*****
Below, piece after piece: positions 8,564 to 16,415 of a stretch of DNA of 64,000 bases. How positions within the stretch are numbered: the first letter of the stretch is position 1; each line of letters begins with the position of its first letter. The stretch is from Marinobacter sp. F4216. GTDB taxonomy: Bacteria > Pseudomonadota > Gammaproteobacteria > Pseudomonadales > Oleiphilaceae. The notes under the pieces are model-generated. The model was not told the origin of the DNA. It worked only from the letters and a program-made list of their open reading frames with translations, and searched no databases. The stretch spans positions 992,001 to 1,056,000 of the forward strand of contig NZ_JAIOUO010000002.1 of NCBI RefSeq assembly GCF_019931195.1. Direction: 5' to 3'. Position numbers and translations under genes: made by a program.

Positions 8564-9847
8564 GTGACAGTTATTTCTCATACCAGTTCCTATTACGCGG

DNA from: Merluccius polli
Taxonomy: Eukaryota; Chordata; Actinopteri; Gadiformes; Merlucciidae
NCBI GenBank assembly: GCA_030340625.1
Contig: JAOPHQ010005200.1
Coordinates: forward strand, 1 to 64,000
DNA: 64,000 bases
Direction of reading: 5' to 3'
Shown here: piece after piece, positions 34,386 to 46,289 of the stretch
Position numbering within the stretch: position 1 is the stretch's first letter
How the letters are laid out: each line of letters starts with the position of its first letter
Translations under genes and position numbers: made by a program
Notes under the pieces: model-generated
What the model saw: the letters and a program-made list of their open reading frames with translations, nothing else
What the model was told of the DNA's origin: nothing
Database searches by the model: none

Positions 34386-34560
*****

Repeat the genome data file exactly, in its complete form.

Below, piece after piece: positions 8,564 to 16,415 of a stretch of DNA of 64,000 bases. How positions within the stretch are numbered: the first letter of the stretch is position 1; each line of letters begins with the position of its first letter. The stretch is from Marinobacter sp. F4216. GTDB taxonomy: Bacteria > Pseudomonadota > Gammaproteobacteria > Pseudomonadales > Oleiphilaceae. The notes under the pieces are model-generated. The model was not told the origin of the DNA. It worked only from the letters and a program-made list of their open reading frames with translations, and searched no databases. The stretch spans positions 992,001 to 1,056,000 of the forward strand of contig NZ_JAIOUO010000002.1 of NCBI RefSeq assembly GCF_019931195.1. Direction: 5' to 3'. Position numbers and translations under genes: made by a program.

Positions 8564-9847
8564 GTGACAGTTATTTCTCATACCAGTTCCTATTACGCGG

DNA from: Merluccius polli
Taxonomy: Eukaryota; Chordata; Actinopteri; Gadiformes; Merlucciidae
NCBI GenBank assembly: GCA_030340625.1
Contig: JAOPHQ010005200.1
Coordinates: forward strand, 1 to 64,000
DNA: 64,000 bases
Direction of reading: 5' to 3'
Shown here: piece after piece, positions 34,386 to 46,289 of the stretch
Position numbering within the stretch: position 1 is the stretch's first letter
How the letters are laid out: each line of letters starts with the position of its first letter
Translations under genes and position numbers: made by a program
Notes under the pieces: model-generated
What the model saw: the letters and a program-made list of their open reading frames with translations, nothing else
What the model was told of the DNA's origin: nothing
Database searches by the model: none

Positions 34386-34560